Coffin Bay National Park facts for kids
Quick facts for kidsCoffin Bay National Park
|Nearest town/city||Port Lincoln|
|Established||2 December 1982|
|Managing authorities||Department for Environment and Heritage|
Coffin Bay National Park is a national park in on the Eyre Peninsula of South Australia (Australia), 301 km west of Adelaide, and 46 km west of Port Lincoln. The township of Coffin Bay is near the entrance to the National Park. The national park occupies the Coffin Bay Peninsula - a long peninsula with a sheltered bay to its north, coastal dunes, swamps and a coastline which overlooks islands, reefs, limestone cliffs and white surf beaches.
To the east of Point Avoid are Almonta and Gunyah Beaches, used for surfing. Reefs extend out to sea from Point Avoid to Golden Island with Price Island further out. There is a camping area at Yangie Bay with camping fees payable on entry to the National Park. Access to the majority of the park's area north of Yangie Bay is via four wheel drive tracks only.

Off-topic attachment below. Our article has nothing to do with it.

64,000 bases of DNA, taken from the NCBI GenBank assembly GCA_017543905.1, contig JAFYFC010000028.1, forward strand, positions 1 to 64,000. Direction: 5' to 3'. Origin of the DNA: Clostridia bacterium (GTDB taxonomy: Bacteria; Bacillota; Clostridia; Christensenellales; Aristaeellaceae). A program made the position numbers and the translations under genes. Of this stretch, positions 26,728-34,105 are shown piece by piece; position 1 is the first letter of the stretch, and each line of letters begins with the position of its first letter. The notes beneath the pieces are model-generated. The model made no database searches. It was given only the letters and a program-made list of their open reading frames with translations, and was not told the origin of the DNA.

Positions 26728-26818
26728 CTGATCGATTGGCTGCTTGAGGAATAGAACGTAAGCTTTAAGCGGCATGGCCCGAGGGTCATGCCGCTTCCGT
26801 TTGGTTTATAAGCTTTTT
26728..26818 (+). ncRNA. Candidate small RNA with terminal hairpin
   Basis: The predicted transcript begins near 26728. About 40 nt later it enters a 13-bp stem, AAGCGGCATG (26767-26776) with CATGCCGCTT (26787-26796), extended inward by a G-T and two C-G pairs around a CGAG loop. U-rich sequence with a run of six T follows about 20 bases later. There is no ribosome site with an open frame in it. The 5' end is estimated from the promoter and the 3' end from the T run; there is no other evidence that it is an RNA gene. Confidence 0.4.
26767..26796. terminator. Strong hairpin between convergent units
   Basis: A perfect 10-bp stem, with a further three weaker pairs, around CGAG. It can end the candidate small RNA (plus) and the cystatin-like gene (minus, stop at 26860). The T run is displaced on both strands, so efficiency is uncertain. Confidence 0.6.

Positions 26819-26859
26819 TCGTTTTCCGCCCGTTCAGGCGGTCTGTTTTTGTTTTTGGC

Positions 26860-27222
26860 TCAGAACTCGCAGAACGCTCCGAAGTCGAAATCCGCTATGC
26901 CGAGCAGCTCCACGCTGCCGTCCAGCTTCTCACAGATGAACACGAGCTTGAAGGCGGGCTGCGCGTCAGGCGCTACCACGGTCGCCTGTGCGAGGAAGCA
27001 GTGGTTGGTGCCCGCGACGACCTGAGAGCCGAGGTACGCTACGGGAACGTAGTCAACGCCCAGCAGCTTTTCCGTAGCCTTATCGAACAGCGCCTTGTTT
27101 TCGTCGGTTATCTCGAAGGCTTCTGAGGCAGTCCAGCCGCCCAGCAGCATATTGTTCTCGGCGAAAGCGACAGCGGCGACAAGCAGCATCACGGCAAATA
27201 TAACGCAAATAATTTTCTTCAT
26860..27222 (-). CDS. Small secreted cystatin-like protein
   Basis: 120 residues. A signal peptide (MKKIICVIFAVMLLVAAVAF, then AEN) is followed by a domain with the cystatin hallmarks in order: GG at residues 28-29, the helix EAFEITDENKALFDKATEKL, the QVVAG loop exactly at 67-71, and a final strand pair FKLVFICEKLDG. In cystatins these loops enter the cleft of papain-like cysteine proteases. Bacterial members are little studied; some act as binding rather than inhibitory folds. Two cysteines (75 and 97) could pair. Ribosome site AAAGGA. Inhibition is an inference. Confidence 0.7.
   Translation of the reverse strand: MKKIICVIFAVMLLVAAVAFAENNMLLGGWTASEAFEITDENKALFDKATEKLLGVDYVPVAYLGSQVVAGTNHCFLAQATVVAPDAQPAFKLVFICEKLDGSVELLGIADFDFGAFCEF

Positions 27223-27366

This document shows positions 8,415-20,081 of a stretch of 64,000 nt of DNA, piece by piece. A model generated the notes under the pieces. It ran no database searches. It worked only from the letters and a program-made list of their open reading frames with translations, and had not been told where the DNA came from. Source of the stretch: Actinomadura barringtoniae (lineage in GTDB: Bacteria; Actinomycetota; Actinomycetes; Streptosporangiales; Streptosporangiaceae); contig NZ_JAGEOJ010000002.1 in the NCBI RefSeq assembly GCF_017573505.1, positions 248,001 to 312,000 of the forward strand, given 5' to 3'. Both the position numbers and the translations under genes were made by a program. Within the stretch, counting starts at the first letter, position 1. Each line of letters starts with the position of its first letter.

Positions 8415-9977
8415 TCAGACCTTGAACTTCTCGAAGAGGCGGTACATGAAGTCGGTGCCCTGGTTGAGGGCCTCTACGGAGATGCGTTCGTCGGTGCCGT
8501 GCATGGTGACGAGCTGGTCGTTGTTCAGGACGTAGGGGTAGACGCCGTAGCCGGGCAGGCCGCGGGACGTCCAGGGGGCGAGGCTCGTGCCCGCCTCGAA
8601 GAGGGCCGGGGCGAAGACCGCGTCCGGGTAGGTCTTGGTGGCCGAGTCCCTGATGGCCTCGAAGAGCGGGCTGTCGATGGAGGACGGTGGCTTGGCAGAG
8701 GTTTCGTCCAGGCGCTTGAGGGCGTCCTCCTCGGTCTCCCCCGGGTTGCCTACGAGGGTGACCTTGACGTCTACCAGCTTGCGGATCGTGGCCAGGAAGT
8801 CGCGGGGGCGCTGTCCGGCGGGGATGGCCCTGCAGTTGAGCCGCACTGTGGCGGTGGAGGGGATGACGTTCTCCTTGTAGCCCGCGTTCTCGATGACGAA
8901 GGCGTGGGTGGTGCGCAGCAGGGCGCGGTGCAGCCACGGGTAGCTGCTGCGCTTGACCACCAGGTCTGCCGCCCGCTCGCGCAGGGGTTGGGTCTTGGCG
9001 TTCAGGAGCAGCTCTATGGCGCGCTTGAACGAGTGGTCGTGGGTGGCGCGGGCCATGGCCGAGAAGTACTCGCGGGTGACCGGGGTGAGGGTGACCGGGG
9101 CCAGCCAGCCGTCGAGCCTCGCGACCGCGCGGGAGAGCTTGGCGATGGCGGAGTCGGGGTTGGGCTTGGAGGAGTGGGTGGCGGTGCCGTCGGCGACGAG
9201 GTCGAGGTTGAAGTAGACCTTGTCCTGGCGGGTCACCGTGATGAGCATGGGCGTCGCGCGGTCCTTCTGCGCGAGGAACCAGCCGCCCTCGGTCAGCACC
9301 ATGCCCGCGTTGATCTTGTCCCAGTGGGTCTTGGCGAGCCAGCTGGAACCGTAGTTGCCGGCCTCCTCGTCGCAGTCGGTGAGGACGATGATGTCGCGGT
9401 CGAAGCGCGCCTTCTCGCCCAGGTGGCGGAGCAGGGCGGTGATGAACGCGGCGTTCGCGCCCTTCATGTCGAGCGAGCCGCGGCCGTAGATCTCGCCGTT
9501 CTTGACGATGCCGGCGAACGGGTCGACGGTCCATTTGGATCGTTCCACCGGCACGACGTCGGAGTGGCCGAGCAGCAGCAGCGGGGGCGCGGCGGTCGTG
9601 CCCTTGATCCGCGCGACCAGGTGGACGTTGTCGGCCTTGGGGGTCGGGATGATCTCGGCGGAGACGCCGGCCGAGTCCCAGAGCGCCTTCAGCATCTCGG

There is a great variety of wildlife in the national park, including until February 2004 wild horses, known as the Coffin Bay Ponies. Many seabirds can be seen including white-bellied sea eagles and ospreys as well as various albatrosses and petrels.
For over 20 years the Park has been cared for by the Friends of Coffin Bay Parks who have worked to revegetate native vegetation and eradicate feral animals and pest weeds. The results of these efforts can be clearly seen each year.
Associated protected areas
The waters adjoining the coastline of the national park are within the Thorny Passage Marine Park.
The area covered by the national park is also overlapped by the Coffin Bay Important Bird Area, a non-statutory classification determined by BirdLife International. This particular IBA supports over 1% of the world populations of pied and sooty oystercatchers, as well as significant numbers of fairy terns, hooded plovers, western whipbirds, rock parrots and blue-breasted fairy-wrens.
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